#1 ELIMINATION OF THE PASSIVE FILTER Upgrading from archaic passive filters is only the first step in applying the new technologies. It kind-of goes without saying that: “passives are bad” and that getting rid of them is great. But, at the risk of showing you something too simple, let’s take a quick look at why. For generations, we’ve put a stereo together more or less like this: That format necessitated that the speaker contain a set of filter circuits, commonly called the crossover, who’s job was to divide the signal into bass, midrange and trebles, then send that filtered signal to the assigned driver. The reason behind this standardization was the limit imposed by the two-channel stereo amp; it delivered two full range signals, one to each speaker. At the time, that made sense because amps were large and expensive. That resulted in a collection of Inductor/Capacitor/Resistor circuits every speaker. On the design side, we all knew how critical it was. But, out of sight, out of mind; the crossover was rarely even discussed at the retail level. What’s the problem? Capacitors and inductors do their jobs by absorbing energy and releasing it later. Simply: they are resonant. As a bell rings: you strike it, imparting energy, that comes back out a little later. That is a distortion. In addition, each of those parts comes with it its own peculiar set of other distortions that comprise its character. In addition to that, different amplifiers handle these kinds of reactive loads differently; which explains the “black art” of speaker/amp matching. Back in the day, I used to design with a carousel of different amps, just to be sure that my designs worked nicely with all amp types. The point is: never was a speaker optimized for one amplifier; instead there was some “splitting of babies”. There’s another layer to the problem with passive filters. Setting aside the problems that arise from the resonance of capacitors and inductors, they also present impedance. They impede the flow of current. To simplify the explanation, consider this comparison: amp drives woofer directly vs amp drives woofer thru a simple resistor. Of course, the resistor lowers the output of the woofer by converting some of the power into heat, but the real problem is that adding resistance raises the Q of the woofer/enclosure system. In non- engineering terms: increases the woofer’s “ringy-ness”, particularly at the system’s fundamental resonance frequency. That resistance decouples the driver from the amp, throwing away valuable electrical damping. Ideally, you want the amp to dictate the driver’s position from moment to moment; the instantaneous voltage determining the voice coil’s position from moment to moment. But the added resistance loosens the amp’s grip, yielding its control to the moving system’s inertia, suspension elasticity, and the resonant characteristics of the system as a whole. The mechanical analog of this situation is: the difference between moving a load with a stiff stick, or with a springy soft thing. So yes, as you increase the amount of impedance, you’ll observe a fattening at the bottom end, and an overall softness of attack and resolve. Even the simplest, highest quality passive filter has some of this effect. Back in the 1990s, I built the Meadowlark brand based upon extremely well executed passive filters. I spent endless hours fussing over them, and established a reputation for a “rightness” of presentation. And we did successfully show that the quality of those components matter greatly, with our best selling HOTROD series. Same circuits, better parts. I did my best to lessen the harm caused by passive filters; hating them the whole time. But now we move on: “better design and better parts” is a far cry from directly coupled to the amplifier. That brings us to the present. A new generation of functionally ideal, tiny and very powerful amplifier modules can be built, in multiples, into each speaker, so we can finally build them like this:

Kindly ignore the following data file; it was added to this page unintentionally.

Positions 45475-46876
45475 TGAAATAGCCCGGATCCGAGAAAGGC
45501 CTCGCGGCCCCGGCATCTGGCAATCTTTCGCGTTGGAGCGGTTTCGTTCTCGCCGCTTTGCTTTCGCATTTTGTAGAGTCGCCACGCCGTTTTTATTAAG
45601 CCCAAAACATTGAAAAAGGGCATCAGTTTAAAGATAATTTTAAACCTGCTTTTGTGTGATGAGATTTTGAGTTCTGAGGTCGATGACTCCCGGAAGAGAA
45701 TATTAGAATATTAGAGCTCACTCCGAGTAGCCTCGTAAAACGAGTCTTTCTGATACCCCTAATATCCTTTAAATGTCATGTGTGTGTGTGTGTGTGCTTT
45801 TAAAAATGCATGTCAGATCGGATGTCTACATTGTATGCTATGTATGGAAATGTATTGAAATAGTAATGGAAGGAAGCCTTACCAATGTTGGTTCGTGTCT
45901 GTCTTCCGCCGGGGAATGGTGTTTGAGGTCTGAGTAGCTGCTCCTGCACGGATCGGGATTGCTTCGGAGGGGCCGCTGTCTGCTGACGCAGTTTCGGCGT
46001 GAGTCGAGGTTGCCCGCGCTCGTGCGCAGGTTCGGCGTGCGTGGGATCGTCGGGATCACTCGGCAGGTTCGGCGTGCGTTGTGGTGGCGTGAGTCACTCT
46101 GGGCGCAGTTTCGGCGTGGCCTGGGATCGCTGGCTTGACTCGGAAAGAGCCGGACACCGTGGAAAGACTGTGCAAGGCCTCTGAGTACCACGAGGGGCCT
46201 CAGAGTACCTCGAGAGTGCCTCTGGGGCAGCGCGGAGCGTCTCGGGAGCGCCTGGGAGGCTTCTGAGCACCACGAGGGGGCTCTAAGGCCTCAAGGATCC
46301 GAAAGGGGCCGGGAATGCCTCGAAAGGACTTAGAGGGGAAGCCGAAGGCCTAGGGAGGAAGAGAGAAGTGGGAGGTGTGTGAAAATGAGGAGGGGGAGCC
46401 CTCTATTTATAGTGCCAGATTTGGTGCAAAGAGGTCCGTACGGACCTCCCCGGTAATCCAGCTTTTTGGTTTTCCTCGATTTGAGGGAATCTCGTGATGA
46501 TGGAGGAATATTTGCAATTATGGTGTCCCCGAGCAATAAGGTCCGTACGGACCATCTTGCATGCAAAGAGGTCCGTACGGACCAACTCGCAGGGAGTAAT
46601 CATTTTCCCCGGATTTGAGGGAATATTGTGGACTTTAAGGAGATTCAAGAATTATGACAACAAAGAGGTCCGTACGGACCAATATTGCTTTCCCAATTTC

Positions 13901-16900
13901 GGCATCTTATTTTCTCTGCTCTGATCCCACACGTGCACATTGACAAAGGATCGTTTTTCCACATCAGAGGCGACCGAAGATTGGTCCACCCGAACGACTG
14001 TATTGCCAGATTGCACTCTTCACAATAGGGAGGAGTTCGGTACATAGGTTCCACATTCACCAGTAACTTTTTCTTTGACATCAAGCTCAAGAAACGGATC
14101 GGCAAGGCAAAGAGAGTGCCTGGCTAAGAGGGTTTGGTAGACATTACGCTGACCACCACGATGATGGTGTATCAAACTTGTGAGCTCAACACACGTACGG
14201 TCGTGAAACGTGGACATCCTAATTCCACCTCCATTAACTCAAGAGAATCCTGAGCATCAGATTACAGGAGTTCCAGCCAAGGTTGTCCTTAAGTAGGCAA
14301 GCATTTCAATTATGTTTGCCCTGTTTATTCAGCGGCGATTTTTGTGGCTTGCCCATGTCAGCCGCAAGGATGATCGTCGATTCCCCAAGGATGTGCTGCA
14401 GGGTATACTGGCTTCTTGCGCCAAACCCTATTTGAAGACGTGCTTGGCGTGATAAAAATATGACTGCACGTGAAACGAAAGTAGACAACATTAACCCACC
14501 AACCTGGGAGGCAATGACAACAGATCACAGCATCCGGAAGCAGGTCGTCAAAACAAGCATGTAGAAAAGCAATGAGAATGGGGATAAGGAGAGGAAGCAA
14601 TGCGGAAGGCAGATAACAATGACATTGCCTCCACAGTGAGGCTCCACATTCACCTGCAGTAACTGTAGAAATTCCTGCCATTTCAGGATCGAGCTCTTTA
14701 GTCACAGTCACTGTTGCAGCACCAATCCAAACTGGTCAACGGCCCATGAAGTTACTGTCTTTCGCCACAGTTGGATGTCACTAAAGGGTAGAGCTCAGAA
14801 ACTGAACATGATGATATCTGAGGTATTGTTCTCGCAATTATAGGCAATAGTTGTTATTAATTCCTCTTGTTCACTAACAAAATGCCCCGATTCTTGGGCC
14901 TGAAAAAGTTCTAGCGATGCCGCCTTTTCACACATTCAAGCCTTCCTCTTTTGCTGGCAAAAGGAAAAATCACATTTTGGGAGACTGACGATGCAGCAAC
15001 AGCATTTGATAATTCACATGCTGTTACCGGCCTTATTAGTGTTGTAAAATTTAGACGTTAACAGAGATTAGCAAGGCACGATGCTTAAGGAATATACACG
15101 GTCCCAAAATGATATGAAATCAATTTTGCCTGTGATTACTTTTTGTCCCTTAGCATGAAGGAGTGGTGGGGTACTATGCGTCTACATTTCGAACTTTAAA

#1 ELIMINATION OF THE PASSIVE FILTER Upgrading from archaic passive filters is only the first step in applying the new technologies. It kind-of goes without saying that: “passives are bad” and that getting rid of them is great. But, at the risk of showing you something too simple, let’s take a quick look at why. For generations, we’ve put a stereo together more or less like this: That format necessitated that the speaker contain a set of filter circuits, commonly called the crossover, who’s job was to divide the signal into bass, midrange and trebles, then send that filtered signal to the assigned driver. The reason behind this standardization was the limit imposed by the two-channel stereo amp; it delivered two full range signals, one to each speaker. At the time, that made sense because amps were large and expensive. That resulted in a collection of Inductor/Capacitor/Resistor circuits every speaker. On the design side, we all knew how critical it was. But, out of sight, out of mind; the crossover was rarely even discussed at the retail level. What’s the problem? Capacitors and inductors do their jobs by absorbing energy and releasing it later. Simply: they are resonant. As a bell rings: you strike it, imparting energy, that comes back out a little later. That is a distortion. In addition, each of those parts comes with it its own peculiar set of other distortions that comprise its character. In addition to that, different amplifiers handle these kinds of reactive loads differently; which explains the “black art” of speaker/amp matching. Back in the day, I used to design with a carousel of different amps, just to be sure that my designs worked nicely with all amp types. The point is: never was a speaker optimized for one amplifier; instead there was some “splitting of babies”. There’s another layer to the problem with passive filters. Setting aside the problems that arise from the resonance of capacitors and inductors, they also present impedance. They impede the flow of current. To simplify the explanation, consider this comparison: amp drives woofer directly vs amp drives woofer thru a simple resistor. Of course, the resistor lowers the output of the woofer by converting some of the power into heat, but the real problem is that adding resistance raises the Q of the woofer/enclosure system. In non-engineering terms: increases the woofer’s “ringy-ness”, particularly at the system’s fundamental resonance frequency. That resistance decouples the driver from the amp, throwing away valuable electrical damping. Ideally, you want the amp to dictate the driver’s position from moment to moment; the instantaneous voltage determining the voice coil’s position from moment to moment. But the added resistance loosens the amp’s grip, yielding its control to the moving system’s inertia, suspension elasticity, and the resonant characteristics of the system as a whole. The mechanical analog of this situation is: the difference between moving a load with a stiff stick, or with a springy soft thing. So yes, as you increase the amount of impedance, you’ll observe a fattening at the bottom end, and an overall softness of attack and resolve. Even the simplest, highest quality passive filter has some of this effect. Back in the 1990s, I built the Meadowlark brand based upon extremely well executed passive filters. I spent endless hours fussing over them, and established a reputation for a “rightness” of presentation. And we did successfully show that the quality of those components matter greatly, with our best selling HOTROD series. Same circuits, better parts. I did my best to lessen the harm caused by passive filters; hating them the whole time. But now we move on: “better design and better parts” is a far cry from directly coupled to the amplifier. That brings us to the present. A new generation of functionally ideal, tiny and very powerful amplifier modules can be built, in multiples, into each speaker, so we can finally build them like this: